liu.seSearch for publications in DiVA
Change search
ReferencesLink to record
Permanent link

Direct link
The practice of settling and enacting strategic guidelines for climate adaptation in spatial planning: lessons from ten Swedish municipalities
Linköping University, The Tema Institute, Tema Environmental Change. Linköping University, The Tema Institute, Centre for Climate Science and Policy Research . Linköping University, Faculty of Arts and Sciences.
Örebro University, Sweden .
2015 (English)In: Regional Environmental Change, ISSN 1436-3798, E-ISSN 1436-378x, Vol. 15, no 6, 1133-1143 p.Article in journal (Refereed) Published
Abstract [en]

Spatial planning is increasingly expected to address climate change adaptation. In a Swedish context this has meant a predominant focus on risks of flooding, erosion and sea-level rise. Gradually, regulatory mechanisms and concrete strategies are evolving to support practical mainstreaming. The aim of this paper is to analyze how frontline planners approach climate change adaptation in an urban context, emphasizing the process of settling and enacting strategic guidelines in spatial planning. The study suggests that municipalities are being preactive i.e. preparing to act by settling guidelines rather than proactively implementing change when planning for new settlements. Further the process of accommodating climate risks involves problems. Settling strategic guidelines and determining appropriate levels for what to adapt to are but the start of approaching climate change. Guidelines represent more of an endeavor than settling absolute limits and actually applying the guidelines involves challenges of accessibility and aesthetics where the new waterfront limits meets older city structures. Further, guidelines are seen as negotiable since an overarching principle is to maintain flexibility in planning to allow for continued waterfront planning. Pursuing this path is motivated by current demand and previous urban settlement patterns. Also, as future protective measures are needed to secure existing urban areas at risk of flooding and erosion planners see no use in preventing further waterfront development. Although settling guidelines are important in preparing to act, their practical effectiveness all fall back to how they are actually implemented in daily planning. This leads us to problematize the role of strategic guidelines to secure a climate-proof spatial planning.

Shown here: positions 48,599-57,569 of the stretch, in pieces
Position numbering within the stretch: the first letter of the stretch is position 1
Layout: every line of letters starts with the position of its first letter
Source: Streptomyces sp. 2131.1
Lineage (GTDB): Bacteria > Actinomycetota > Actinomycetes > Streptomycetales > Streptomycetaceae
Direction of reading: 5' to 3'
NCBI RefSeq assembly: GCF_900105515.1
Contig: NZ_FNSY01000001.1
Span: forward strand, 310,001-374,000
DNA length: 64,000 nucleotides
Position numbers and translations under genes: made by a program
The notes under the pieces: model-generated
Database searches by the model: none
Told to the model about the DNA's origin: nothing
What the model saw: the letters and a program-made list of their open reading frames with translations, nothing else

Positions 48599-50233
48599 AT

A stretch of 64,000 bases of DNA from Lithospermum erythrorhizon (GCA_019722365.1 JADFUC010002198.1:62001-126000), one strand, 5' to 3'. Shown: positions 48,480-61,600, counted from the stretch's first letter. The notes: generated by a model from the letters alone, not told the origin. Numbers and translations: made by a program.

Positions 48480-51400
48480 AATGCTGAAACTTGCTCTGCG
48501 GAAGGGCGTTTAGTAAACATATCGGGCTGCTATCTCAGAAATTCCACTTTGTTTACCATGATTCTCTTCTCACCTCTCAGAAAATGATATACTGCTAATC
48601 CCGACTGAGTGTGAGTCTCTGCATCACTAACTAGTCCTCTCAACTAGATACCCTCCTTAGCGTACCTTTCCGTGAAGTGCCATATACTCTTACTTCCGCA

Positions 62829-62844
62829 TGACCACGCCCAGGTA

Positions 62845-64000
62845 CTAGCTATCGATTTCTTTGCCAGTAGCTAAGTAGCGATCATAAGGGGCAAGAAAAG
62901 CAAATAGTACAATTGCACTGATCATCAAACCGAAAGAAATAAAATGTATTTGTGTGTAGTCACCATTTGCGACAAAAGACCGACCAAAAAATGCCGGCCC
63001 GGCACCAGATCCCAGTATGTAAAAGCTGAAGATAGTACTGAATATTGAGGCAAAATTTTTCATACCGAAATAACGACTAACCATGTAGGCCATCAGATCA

Place, publisher, year, edition, pages
Springer Berlin/Heidelberg, 2015. Vol. 15, no 6, 1133-1143 p.
Keyword [en]
climate adaptation, spatial planning, implementation, frontline practitioners, strategic guidelines, negotiating order
National Category
Other Social Sciences
URN: urn:nbn:se:liu:diva-111231DOI: 10.1007/s10113-014-0690-0ISI: 000358294000016OAI: diva2:755009

Funding: Swedish Research Council for Environment, Agricultural Sciences and Spatial Planning (FORMAS) [214-2006-146]; Department of Environmental Change at Linkoping University; FORMAS research project CLIPP "Climate change policy integration in local policy and 

Available from: 2014-10-13 Created: 2014-10-13 Last updated: 2015-08-26

Open Access in DiVA

fulltext(593 kB)19 downloads
File information
File name FULLTEXT01.pdfFile size 593 kBChecksum SHA-512
Type fulltextMimetype application/pdf

Other links

Publisher's full text

Search in DiVA

By author/editor
Storbjörk, Sofie
By organisation
Tema Environmental ChangeCentre for Climate Science and Policy Research Faculty of Arts and Sciences
In the same journal
Regional Environmental Change
Other Social Sciences

Search outside of DiVA

GoogleGoogle Scholar
Total: 19 downloads
The number of downloads is the sum of all downloads of full texts. It may include eg previous versions that are now no longer available

Altmetric score

Total: 130 hits
ReferencesLink to record
Permanent link

Direct link